Image by Rena Kuljovska Shutterstock
Hidden behind the crumbling walls of the fortress that crowns the hill above Berat is the whitewashed, village-like neighbourhood of Kala; if you walk around the quiet cobbled streets of this ancient neighbourhood for long enough you'll invariably stumble into someone's courtyard, thinking it's a church or ruin (no one seems to mind, though).
In spring and summer the fragrance of chamomile is in the air (and underfoot), and wildflowers burst from every gap between the stones, giving the entire place a magical feel.
The highest point is occupied by the Inner Fortress, where ruined stairs lead to a Tolkienesque water reservoir. Views are spectacular in all directions. It's a steep 10 to 15-minute walk up the hill from the centre of town. For an even more impressive view, continue on right to the far southern end of the complex (the total opposite end from the main entrance) and you'll get to a viewpoint from where you can peer down onto the town far below. In summer, men sell fresh fruit from a stall here.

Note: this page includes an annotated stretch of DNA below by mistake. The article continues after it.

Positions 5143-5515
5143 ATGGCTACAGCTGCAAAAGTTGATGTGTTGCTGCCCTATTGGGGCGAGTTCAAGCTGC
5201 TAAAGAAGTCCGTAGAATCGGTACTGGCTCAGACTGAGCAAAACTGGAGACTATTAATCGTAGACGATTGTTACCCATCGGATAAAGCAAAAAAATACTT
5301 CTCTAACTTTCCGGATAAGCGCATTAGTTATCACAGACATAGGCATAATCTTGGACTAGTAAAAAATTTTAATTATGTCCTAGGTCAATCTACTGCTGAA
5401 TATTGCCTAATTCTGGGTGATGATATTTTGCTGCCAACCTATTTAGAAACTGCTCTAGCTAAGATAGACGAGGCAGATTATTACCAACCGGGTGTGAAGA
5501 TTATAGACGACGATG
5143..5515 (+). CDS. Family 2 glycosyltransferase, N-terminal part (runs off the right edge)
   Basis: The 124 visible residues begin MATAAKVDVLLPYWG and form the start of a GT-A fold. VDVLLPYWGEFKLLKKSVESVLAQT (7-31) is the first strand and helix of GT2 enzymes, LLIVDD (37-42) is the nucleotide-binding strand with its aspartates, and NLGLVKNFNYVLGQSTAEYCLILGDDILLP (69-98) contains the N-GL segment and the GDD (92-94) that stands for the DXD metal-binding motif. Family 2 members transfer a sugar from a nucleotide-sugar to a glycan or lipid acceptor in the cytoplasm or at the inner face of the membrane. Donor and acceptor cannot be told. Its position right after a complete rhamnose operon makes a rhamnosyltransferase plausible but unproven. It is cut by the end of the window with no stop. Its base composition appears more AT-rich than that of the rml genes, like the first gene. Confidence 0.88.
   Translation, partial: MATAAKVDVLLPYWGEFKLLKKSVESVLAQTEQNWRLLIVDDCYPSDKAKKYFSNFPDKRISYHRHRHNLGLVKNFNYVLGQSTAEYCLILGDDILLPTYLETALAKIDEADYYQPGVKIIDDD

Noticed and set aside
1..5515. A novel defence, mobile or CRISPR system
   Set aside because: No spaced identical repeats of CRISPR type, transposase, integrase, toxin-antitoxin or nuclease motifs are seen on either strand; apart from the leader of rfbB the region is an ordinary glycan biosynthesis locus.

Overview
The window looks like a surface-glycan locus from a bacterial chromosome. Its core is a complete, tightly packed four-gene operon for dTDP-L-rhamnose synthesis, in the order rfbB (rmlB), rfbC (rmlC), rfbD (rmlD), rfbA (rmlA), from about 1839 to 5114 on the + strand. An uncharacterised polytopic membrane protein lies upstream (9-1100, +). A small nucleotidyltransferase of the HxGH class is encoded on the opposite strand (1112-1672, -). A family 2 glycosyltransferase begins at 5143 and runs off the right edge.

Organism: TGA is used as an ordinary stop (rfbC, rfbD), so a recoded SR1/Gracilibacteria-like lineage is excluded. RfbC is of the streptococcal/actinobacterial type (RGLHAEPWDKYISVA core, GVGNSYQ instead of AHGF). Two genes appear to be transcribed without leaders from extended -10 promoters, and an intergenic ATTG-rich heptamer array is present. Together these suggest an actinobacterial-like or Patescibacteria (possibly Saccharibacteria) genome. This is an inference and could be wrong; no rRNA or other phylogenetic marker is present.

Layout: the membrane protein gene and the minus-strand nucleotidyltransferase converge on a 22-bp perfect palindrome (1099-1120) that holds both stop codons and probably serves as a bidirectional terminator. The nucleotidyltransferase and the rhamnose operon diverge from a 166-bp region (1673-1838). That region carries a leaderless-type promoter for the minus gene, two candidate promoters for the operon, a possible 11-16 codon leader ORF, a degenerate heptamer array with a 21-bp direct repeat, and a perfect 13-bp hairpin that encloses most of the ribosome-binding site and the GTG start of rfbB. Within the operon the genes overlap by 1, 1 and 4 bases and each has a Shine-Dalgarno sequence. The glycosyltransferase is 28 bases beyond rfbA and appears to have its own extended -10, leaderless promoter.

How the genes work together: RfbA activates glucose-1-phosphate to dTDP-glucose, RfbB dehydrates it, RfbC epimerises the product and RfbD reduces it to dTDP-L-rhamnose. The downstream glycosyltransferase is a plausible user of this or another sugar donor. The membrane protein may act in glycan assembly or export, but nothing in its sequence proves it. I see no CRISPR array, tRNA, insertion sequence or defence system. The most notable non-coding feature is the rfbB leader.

The Kala quarter's biggest church, Church of the Dormition of St Mary (Kisha Fjetja e Shën Mërisë), is the site of the Onufri Museum. Ask at the Onufri Museum if you can see the other churches and tiny chapels in Kala (which are otherwise normally kept locked), including St Theodore, close to the citadel gates; the substantial and picturesque Church of the Holy Trinity, below the upper fortress; and the little chapels of St Mary Blachernae and St Nicholas. Some of the churches date back to the 13th century. Also keep an eye out for the Red Mosque, by the southern Kala walls, which was the first in Berat and dates back to the 15th century.
Although the fortress is open 24 hours, all visitors have to purchase an entry ticket from the main entrance gate, the ticket booth here is only open between 9am and 6pm.